its later derivative, health psychology) to adopt more flexible, qualitative, and contextualised methods. They

afford a better fit between clinical psychologists’ theories and practices and the meanings their clients assign

to their experiences and problems. Hence, qualitative research methodologies and methods have gained ac-

ceptability, noticeably as part of clinical and health psychology’s development in the UK and beyond. Ground-

ed theory is one of the most popular and widely well-regarded of such methods (Marks and Yardley, 2004;

Slade and Priebe, 2006) and has generated many valuable studies (e.g. Bennett et al., 2007; Horne et al.,

2012; Jacobson, 2009; Priya, 2010).

Questioning Scientific Orthodoxy, Expanding Psychological Methods: Critical

Groundwork for Grounded Theory in the UK

Interest intensified in grounded theory from the early 1990s in the UK, as part of more general arguments

for challenging scientific/methodological orthodoxy and creating a space for qualitative research within an ex-

perimentally, quantitatively and statistically defined discipline (Henwood and Nicolson, 1995). A major con-

cern was with the unnecessary narrowness of psychology’s preoccupation with the control, prediction, and

measurement of human behaviour and individual cognition. Social psychologists who critiqued ideas typically

taken for granted within psychology about the practices and procedures of knowing and science (Harré and

Secord, 1972; Gergen, 1973, 1982; Parker, 1989) – and who are now often known as social constructionists

and critical psychologists (Stainton Rogers, 2011) – did the early groundwork. Proposals for an early progen-

itor of qualitative psychology, in the form of an approach called ‘ethogenic’ psychology (Harré et al., 1985),


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were also put in place. Research following this approach would analyse meaningful activity in situ, along with

participants’ everyday understandings or subjective accounts. Intelligibility and orderliness of conduct would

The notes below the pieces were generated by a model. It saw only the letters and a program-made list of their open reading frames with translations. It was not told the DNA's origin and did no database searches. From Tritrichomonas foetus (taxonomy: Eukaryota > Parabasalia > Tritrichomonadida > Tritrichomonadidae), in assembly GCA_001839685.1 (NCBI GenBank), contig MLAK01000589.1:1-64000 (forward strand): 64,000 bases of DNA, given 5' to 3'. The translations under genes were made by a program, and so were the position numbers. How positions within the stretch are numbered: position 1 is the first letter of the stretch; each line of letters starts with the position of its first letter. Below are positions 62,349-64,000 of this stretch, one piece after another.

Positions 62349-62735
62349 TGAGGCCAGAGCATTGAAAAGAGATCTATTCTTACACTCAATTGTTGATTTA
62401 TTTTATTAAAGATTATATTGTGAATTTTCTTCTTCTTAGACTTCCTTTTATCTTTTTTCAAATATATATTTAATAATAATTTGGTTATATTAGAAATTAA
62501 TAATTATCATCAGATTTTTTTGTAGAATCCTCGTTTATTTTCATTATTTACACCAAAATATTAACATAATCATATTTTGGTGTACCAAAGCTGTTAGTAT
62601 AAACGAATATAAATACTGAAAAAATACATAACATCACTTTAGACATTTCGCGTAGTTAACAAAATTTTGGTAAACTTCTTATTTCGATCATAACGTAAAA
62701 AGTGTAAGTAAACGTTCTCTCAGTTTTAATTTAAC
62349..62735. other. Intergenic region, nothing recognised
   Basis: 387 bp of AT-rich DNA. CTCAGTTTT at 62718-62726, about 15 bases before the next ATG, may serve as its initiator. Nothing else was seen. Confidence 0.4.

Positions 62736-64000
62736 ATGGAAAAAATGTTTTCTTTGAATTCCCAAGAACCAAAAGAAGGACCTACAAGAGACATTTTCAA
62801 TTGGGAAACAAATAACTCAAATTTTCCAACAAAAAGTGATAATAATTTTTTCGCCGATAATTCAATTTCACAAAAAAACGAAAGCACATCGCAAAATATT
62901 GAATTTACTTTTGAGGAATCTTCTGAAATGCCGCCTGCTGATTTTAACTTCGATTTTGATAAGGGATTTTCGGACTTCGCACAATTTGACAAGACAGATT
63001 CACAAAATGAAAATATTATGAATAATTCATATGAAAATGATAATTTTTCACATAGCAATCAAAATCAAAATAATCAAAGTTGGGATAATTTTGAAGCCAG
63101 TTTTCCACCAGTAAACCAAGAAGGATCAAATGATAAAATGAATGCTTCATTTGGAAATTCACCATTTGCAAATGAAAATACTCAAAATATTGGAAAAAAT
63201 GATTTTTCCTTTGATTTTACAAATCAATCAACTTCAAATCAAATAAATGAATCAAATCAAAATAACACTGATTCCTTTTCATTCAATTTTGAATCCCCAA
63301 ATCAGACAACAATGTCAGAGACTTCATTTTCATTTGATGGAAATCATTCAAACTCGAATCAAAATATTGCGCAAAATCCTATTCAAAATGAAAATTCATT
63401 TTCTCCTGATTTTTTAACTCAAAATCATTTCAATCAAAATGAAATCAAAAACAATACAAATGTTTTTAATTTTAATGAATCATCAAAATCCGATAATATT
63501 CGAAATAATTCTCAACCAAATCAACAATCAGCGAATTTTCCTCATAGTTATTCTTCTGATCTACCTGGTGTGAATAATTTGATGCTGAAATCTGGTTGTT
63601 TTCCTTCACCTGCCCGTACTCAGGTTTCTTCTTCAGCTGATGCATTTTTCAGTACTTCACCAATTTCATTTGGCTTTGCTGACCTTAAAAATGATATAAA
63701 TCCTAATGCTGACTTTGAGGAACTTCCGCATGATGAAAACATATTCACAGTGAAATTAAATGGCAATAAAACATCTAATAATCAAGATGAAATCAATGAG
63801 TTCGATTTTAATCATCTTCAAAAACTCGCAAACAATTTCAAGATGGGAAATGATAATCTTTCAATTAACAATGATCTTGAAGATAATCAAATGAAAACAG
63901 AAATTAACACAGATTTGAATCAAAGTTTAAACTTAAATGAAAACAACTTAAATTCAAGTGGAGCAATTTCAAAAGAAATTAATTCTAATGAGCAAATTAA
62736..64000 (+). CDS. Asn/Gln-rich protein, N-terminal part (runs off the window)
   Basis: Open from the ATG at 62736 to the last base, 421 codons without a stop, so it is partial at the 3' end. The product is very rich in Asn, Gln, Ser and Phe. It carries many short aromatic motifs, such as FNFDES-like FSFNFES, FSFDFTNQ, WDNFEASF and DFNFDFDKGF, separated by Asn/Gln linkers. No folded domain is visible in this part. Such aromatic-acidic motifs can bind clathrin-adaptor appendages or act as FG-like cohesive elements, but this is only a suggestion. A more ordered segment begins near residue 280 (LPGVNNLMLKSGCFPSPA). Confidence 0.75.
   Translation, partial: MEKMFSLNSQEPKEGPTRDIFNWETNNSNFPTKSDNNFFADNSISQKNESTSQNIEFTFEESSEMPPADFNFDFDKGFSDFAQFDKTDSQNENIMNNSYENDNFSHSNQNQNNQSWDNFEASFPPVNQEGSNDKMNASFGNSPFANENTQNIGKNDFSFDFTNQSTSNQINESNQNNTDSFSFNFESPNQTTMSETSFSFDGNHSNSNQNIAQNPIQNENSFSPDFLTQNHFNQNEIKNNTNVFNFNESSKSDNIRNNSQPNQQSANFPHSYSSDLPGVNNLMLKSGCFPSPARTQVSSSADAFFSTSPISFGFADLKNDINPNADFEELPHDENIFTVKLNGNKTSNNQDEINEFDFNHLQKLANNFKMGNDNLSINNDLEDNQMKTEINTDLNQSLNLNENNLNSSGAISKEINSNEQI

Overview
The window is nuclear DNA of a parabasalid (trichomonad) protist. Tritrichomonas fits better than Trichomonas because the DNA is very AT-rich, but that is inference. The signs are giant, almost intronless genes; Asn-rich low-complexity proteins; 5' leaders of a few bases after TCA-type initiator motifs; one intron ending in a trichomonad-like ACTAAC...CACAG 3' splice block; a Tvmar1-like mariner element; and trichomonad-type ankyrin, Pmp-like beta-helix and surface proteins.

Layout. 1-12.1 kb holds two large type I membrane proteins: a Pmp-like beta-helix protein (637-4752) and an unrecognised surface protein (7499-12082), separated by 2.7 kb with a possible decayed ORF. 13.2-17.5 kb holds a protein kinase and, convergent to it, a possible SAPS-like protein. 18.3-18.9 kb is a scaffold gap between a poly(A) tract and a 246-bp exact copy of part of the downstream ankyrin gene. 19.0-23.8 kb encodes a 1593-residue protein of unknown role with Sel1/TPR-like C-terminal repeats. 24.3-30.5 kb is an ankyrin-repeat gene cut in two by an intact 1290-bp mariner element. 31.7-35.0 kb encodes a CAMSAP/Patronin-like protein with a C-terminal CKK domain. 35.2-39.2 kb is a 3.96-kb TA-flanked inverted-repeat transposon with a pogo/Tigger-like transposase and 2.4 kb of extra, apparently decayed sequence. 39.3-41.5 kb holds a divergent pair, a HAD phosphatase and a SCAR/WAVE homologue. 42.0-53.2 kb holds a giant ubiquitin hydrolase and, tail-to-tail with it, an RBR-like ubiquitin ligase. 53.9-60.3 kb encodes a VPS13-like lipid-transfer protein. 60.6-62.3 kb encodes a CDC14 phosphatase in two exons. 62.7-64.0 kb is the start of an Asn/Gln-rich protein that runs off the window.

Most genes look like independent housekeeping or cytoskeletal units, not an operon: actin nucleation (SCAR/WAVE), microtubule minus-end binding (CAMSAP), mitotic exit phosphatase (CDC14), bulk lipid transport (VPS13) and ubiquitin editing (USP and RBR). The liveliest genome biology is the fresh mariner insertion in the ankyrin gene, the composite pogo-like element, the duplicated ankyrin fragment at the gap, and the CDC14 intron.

be established in relation to normative expectations, and its predictability by positing ‘real’ generative psy-

chological mechanisms and structures as opposed to abstract cause–effect (or in behavioural terms, stim-

ulus–response) sequences. Although ethogenic psychology never really took hold, it flagged the possibility

of psychologists refusing to privilege modernist/dualistic practices such as the measurement of behaviour

over the study of meaningful conduct and people’s subjective accounts, and the use of non-objectivist inquiry

methods. In this way, it established the context of critical debate about psychological science, and prepared

the foundation for grounded theory to enter UK (and later, North American) psychology.

Grounded Theory and Qualitative Psychology

In the contributions that made grounded theory visible in the UK (and later in US psychology), Henwood and

Pidgeon (1992, 1995, 2003) argued directly for the uptake of grounded theory in psychology, as part of their

wider observation that psychology had too long neglected the potential benefits of qualitative research ap-

proaches. In making this claim, Henwood and Pidgeon echoed a major argument of critical, social construc-

tionist and ethogenic psychologists – that psychology’s (dualistic) way of defining itself as an objective science